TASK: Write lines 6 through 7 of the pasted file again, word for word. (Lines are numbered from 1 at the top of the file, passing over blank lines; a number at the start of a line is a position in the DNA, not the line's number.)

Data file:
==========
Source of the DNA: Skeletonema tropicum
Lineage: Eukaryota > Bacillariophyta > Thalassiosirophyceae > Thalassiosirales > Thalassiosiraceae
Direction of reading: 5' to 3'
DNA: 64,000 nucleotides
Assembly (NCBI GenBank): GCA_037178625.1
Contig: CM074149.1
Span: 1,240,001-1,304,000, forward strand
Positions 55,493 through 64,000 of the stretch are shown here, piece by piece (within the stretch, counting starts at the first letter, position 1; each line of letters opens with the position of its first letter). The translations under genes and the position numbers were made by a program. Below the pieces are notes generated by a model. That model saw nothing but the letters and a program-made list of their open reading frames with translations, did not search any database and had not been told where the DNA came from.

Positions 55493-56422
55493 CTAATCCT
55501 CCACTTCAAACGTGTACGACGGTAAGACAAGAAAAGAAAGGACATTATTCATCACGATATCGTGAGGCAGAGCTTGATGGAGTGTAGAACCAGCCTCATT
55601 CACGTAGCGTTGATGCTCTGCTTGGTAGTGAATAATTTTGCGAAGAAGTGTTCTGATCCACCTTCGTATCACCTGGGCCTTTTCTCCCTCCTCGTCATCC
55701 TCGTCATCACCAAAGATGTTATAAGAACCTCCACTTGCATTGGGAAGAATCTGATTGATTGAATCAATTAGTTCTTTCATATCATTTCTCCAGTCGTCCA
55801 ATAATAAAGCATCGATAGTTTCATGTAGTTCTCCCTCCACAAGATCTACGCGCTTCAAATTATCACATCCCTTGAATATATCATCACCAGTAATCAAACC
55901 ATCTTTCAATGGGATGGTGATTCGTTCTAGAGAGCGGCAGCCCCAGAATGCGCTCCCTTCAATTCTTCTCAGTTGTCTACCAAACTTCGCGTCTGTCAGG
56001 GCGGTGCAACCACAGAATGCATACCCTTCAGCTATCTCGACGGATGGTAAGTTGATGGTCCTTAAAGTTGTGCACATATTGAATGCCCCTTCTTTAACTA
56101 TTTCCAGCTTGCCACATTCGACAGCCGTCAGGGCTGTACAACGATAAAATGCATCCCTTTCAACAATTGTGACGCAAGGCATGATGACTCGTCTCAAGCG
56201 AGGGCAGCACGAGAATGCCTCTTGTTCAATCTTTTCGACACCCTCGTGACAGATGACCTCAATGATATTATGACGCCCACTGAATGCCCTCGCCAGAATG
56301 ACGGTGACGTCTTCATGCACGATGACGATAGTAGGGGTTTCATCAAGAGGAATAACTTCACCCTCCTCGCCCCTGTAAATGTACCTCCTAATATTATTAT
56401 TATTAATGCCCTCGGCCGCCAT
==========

Contig: CM074149.1
Span: 1,240,001-1,304,000, forward strand